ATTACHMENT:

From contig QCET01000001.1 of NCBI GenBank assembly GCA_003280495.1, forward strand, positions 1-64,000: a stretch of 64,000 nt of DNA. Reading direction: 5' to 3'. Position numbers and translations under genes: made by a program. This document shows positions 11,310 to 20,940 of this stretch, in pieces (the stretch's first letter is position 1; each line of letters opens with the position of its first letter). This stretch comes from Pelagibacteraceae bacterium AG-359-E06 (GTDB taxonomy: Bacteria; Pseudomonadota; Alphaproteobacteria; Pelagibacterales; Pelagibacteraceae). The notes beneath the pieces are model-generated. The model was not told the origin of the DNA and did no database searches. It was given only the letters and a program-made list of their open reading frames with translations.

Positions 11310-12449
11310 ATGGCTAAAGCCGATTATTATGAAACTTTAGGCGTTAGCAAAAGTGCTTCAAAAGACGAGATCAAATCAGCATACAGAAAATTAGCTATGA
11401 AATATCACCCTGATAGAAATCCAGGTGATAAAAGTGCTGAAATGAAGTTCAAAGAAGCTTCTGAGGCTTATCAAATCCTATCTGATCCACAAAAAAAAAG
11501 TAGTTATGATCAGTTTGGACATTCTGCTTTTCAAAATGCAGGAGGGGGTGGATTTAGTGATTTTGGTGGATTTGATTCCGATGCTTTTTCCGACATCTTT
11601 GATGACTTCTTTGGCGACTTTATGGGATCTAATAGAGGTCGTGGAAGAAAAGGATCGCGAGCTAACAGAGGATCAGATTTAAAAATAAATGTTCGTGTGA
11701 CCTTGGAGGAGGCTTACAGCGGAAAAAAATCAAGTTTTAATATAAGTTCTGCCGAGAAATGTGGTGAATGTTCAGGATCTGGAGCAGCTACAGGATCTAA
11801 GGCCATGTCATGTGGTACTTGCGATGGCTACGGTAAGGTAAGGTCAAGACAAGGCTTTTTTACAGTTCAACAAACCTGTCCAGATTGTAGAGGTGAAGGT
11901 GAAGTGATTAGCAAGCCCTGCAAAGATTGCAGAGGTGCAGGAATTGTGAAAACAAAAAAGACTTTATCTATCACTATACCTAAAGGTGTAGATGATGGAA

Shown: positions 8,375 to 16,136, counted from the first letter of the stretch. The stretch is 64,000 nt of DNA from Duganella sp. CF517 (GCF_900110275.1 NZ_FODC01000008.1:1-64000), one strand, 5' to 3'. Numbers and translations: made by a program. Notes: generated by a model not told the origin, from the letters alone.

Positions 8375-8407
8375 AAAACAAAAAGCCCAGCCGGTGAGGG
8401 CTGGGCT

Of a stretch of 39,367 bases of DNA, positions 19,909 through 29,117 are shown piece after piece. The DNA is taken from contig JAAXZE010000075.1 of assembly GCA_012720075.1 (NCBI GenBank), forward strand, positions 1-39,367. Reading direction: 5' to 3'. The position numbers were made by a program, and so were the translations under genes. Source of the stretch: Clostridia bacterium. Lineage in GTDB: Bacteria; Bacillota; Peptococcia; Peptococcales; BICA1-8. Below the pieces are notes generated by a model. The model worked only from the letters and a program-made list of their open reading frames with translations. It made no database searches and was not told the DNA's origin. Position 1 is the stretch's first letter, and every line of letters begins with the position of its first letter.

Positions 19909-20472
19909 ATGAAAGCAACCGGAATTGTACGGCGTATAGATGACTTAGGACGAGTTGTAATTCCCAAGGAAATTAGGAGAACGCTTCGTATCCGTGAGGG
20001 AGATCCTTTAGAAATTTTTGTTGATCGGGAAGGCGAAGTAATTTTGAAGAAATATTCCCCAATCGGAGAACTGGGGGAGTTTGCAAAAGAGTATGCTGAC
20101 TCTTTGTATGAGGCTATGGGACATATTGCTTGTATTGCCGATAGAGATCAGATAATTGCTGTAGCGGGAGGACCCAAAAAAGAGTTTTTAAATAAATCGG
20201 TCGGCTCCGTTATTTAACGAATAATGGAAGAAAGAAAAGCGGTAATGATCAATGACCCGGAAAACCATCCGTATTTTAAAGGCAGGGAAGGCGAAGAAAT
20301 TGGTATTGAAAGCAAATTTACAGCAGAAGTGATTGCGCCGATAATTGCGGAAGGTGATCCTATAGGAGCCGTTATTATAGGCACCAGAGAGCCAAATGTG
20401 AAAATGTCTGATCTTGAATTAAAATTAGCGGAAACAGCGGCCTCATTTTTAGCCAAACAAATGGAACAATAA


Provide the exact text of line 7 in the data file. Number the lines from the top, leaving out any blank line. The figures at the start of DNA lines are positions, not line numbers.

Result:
11701 CCTTGGAGGAGGCTTACAGCGGAAAAAAATCAAGTTTTAATATAAGTTCTGCCGAGAAATGTGGTGAATGTTCAGGATCTGGAGCAGCTACAGGATCTAA